But what does the government do to help homeowners in the UK? The government has a tax and subsidy system, which is favourable to homeowners. They also help by giving money and grants to those who are just short of being able to afford their own with a number of low cost home ownership schemes. “Potential demand is linked to affordability, value for money for the consumer and awareness and acceptance of an initiative. Government promotion and support for the initiative is driven by national policy objectives.
Value for money from a government viewpoint is related to the relative cost of the initiatives and and the extent to which each initiative meets government objectives. Sustainability of an initiative depends on it being sufficiently well targeted to meet government objectives without targeting being so tight as to constrain public demand too severely. For example, cash incentives are very popular with those public sector tenants who are eligible and could afford to purchase with the aid of a grant but the numbers in this category are relatively small and are diminishing.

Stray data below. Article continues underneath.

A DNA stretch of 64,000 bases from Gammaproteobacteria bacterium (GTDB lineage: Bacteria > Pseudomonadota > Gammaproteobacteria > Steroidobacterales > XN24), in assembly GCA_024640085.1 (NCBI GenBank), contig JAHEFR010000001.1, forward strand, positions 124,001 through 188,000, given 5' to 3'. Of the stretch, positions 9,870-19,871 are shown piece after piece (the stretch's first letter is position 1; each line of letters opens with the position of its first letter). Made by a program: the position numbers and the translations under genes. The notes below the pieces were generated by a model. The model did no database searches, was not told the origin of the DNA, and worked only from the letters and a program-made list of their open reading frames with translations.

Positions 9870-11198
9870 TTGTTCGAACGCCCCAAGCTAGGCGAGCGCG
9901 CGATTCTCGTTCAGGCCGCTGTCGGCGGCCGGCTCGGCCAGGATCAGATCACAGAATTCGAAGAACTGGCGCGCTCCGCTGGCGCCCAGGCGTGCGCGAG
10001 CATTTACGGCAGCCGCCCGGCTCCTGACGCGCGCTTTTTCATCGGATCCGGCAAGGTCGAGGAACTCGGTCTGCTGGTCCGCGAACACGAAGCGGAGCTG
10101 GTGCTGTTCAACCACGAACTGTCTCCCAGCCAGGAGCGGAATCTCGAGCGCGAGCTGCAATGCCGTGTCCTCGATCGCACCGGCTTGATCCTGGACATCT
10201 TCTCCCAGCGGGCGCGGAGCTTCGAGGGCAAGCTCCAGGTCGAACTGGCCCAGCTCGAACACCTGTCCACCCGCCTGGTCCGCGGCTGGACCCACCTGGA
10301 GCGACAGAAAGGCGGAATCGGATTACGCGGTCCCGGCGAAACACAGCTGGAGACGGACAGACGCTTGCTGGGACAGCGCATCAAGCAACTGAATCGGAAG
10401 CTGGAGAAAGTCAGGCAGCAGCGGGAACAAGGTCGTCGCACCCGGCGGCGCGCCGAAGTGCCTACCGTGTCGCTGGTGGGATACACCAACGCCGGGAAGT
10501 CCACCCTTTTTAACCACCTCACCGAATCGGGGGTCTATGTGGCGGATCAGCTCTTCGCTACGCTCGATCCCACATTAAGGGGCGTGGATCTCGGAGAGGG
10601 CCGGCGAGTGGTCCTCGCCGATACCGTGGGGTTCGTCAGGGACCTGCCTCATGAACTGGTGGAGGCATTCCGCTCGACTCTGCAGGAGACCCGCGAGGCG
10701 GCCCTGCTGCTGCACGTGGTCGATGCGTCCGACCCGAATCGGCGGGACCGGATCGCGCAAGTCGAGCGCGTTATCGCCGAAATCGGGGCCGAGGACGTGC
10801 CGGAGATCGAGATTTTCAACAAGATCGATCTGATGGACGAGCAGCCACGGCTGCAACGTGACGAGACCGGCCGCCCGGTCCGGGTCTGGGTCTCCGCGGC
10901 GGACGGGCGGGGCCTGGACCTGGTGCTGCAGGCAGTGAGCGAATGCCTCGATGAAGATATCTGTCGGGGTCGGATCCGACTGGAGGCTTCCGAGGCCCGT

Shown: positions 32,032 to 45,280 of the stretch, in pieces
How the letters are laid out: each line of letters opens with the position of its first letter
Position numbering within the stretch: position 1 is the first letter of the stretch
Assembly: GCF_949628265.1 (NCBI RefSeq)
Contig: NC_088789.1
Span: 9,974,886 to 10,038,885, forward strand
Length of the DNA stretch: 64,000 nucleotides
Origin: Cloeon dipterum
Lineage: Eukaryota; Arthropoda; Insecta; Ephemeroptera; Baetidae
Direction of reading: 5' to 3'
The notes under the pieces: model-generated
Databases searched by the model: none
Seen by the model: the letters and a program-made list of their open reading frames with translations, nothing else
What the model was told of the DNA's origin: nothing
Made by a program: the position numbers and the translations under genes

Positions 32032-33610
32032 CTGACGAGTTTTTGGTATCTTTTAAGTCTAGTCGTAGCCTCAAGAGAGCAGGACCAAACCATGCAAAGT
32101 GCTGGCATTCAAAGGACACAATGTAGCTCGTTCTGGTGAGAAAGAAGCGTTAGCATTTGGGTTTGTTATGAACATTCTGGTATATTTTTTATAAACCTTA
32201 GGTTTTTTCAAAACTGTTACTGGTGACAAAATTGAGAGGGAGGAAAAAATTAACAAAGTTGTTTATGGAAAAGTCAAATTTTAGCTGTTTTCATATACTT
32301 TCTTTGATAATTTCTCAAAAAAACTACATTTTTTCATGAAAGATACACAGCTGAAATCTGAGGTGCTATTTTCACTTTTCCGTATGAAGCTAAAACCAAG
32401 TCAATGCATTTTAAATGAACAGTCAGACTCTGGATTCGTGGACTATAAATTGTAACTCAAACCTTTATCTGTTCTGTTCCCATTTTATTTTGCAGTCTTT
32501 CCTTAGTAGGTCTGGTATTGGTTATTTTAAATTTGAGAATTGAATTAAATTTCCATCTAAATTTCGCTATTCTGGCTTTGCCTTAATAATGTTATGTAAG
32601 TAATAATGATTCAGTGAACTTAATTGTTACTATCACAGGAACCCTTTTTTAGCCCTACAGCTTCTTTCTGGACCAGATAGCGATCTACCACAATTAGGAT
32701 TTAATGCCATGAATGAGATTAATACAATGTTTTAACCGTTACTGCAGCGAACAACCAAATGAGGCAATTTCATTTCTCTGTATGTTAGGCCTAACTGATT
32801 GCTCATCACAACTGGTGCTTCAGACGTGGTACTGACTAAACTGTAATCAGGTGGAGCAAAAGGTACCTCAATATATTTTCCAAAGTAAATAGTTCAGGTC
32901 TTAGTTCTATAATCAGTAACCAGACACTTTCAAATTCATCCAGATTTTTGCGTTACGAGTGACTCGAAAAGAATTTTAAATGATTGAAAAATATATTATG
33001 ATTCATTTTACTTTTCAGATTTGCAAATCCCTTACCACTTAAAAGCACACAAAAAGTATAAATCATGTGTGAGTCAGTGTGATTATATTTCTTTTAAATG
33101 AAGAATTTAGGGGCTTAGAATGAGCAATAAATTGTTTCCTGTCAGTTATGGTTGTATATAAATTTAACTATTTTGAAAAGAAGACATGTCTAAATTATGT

Even with this level of targeting the levels of additionally are low and the extent to which the initiative meets government objectives is questionable” (Morgan, 1998) It also seems likely that the government is going to use low cost home ownership schemes more in the socially rented sector for those in low paid employment rather than building new social rented dwellings. (Morgan, 1998) The government has also helped with grants to homeowners. This was more common in the 1940’s when the grants were to houses and not to the homeowners.
Grant-aid in the late 1940’s provided the finances to carry out repairs and improvements and was there to compensate the landlord for the effects of rent control (that had been introduced after the First World War) and a lack of return on any repairs that had been made. Because of the increases in owner occupation more grants were needed for the poorest owners. In the 1970’s grants for repairs were introduced and in the1980’s 100% grants were introduced (i. e. those which would cover the full cost of any work done).